Mossbauer spectroscopy

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Mössbauer spectroscopy is a spectroscopic technique based on the Mössbauer effect. In its most common form, Mössbauer Absorption Spectroscopy, a solid sample is exposed to a beam of gamma radiation, and a detector measures the intensity of the beam that is transmitted through the sample. The gamma-ray energy is varied by accelerating the gamma-ray source through a range of velocities with a linear motor. The relative motion between the source and sample results in an energy shift due to the Doppler effect.

In the resulting spectra, gamma-ray intensity is plotted as a function of the source velocity. At velocities corresponding to the resonant energy levels of the sample, some of the gamma-rays are absorbed, resulting in a drop in the measured intensity and a corresponding dip in the spectrum. The number, positions, and intensities of the dips (also called peaks) provide information about the chemical environment of the absorbing nuclei and can be used to characterize the sample.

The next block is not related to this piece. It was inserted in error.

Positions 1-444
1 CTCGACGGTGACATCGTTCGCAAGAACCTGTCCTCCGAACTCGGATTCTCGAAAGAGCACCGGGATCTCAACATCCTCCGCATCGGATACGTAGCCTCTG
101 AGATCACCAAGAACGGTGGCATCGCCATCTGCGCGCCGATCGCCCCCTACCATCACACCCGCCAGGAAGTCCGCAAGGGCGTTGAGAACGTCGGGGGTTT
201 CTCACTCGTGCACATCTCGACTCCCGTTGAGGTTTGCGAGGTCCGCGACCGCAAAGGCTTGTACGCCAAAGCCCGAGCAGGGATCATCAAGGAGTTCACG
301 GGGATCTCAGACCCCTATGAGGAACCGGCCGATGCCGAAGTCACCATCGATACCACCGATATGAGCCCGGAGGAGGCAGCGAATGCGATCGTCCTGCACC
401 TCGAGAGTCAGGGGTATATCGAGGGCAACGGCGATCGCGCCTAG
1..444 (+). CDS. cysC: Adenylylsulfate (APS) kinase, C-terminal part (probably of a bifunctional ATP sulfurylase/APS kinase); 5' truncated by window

In order for Mössbauer absorption of gamma-rays to occur, the gamma-ray must be of the appropriate energy for the nuclear transitions of the atoms being probed. Also, the gamma-ray energy should be relatively low, otherwise the system will have a low recoil-free fraction (see Mössbauer effect) resulting in a poor signal-to-noise ratio. Only a handful of elemental isotopes exist for which these criteria are met, so Mössbauer spectroscopy can only be applied to a relatively small group of atoms including: 57Co, 57Fe, 129I, 119Sn, 121Sb. Of these, 57Fe is by far the most common element studied using the technique.

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